How to win friends and influence people.
How to make friends and sell your books.
I recently heard of Robert Cialdini’s book, Influence, The Psychology of Persuasion, from a David Gaughran blog post. He discussed the book in the context of newsletters and convincing readers to take action. The book looks at the six facets of influence obtained from clinical research. The first is “reciprocation” – that nature and nurture character trait that makes us want to return the favor when someone does something for us or gives us something, including exceptional service.
Have you ever experienced service so exceptional that you wanted to give back something of value, as a way of saying “Thank you?” My wife and I experienced that Monday. We were sitting in our local branch of a large Ohio bank. Another bank we had used for decades had “merged” with yet a third bank, telling us that nothing would change, then began trickling out the truth. When we learned that basically we had to start all over with new accounts, new account numbers, and new checks, we decided it was time to move.
Our appointment with Jordan, our bank representative, was at 1:00. She was behind, still answering questions for a couple she was helping. The door was open, and from where we sat I could hear that a good discussion was taking place. And that’s a good thing. From my experience in a service profession, I’ve learned that people want you to give them your time and attention. They don’t want you looking at your watch, trying to hurry them out the door.
We waited patiently, knowing that Jordan would take time to answer our questions when our turn came. She ushered us into her office about ten minutes late, and did just that. Thorough, patient, going the extra mile. She must have read How to Win Friends and Influence People, by Dale Carnegie.
When we finished, I realized that I wanted to give her a hand-crafted pen I had in my pocket and my writer’s card. She drooled politely over the pen, and listened patiently as I explained how she could go to my website and sign up for my newsletter, where she would find monthly opportunities to win other “legacy pens.”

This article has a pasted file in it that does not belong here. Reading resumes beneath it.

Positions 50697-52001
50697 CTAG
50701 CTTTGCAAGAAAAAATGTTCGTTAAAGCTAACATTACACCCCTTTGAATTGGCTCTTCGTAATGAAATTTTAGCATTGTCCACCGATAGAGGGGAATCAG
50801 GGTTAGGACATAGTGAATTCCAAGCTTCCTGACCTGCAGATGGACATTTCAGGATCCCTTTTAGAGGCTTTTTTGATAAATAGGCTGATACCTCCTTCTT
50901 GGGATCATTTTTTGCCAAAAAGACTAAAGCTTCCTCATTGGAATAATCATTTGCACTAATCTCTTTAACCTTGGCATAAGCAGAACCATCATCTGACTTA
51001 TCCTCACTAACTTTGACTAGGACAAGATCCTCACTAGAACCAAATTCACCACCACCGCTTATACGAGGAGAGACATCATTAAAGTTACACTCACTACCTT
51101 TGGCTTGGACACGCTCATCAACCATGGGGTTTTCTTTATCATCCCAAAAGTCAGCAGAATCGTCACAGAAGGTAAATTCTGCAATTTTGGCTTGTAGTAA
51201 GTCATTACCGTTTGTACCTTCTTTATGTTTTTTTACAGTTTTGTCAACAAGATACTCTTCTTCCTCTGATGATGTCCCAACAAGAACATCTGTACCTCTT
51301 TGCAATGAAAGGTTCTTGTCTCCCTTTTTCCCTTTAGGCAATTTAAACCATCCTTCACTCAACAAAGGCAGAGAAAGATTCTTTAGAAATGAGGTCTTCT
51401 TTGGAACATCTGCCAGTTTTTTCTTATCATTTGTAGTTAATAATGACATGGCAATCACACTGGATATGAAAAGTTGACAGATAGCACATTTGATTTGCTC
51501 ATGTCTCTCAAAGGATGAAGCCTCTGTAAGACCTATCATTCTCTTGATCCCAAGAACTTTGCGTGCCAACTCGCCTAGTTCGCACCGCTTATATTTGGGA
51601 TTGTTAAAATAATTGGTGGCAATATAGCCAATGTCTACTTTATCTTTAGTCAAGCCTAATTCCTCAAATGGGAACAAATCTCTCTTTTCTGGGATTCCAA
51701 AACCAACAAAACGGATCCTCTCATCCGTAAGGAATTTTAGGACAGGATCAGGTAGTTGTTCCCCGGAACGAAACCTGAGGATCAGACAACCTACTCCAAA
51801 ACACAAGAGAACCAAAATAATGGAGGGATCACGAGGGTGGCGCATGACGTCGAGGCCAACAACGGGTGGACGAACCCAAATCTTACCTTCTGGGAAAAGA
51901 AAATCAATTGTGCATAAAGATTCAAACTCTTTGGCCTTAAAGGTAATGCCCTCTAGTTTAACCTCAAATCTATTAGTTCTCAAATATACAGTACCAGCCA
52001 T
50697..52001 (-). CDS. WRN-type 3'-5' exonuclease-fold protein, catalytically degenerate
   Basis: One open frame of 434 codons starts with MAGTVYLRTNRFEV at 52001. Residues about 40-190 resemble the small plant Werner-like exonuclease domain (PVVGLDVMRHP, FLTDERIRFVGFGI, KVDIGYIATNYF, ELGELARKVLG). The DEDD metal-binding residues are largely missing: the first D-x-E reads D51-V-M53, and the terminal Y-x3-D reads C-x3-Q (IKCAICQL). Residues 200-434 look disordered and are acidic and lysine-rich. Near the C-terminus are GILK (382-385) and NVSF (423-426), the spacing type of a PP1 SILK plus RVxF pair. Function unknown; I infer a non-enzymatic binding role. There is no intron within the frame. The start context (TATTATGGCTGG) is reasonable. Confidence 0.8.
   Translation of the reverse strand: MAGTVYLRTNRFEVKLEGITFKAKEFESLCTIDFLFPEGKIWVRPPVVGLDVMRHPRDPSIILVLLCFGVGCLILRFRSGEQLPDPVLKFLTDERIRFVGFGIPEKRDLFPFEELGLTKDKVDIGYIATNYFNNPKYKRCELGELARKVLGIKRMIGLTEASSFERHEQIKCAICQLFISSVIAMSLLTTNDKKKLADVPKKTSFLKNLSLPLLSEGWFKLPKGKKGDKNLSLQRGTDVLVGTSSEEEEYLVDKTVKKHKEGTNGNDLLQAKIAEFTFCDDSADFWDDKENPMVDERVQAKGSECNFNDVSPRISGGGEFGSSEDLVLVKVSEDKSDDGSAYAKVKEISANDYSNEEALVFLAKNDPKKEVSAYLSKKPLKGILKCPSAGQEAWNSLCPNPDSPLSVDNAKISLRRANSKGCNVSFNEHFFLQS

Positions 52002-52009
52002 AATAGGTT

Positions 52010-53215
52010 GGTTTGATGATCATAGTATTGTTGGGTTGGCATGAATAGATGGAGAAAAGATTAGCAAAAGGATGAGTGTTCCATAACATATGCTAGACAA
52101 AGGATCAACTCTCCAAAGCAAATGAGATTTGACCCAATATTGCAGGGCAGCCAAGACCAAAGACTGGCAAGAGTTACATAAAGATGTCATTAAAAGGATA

We shook hands, then parted. But standing outside the door, and practically blocking our exit, stood an unhappy customer whom we had kept waiting ten minutes for her appointment. The unhappy one had apparently never read Dale Carnegie’s book and had the fiercest glare I had seen for a while, except in the movies. I said, “I’m sorry.” But the dragon kept her anger focused on Jordan.
My wife and I slipped out of the danger zone and determined that we would return for our next appointment with brownies and another pen.
- Have you recently experienced service so excellent that you wanted to give back? Please tell us about it.
- Or, have you met a dragon recently whose fiery breath you narrowly escaped? Change the name and the pronouns and tell us how you escaped.
And, Jordan, if you’re reading this, hang in there. You’re appreciated! And the next time the dragon comes visiting, hold out a plate (and a fire extinguisher) and say, “Would you like a brownie?”
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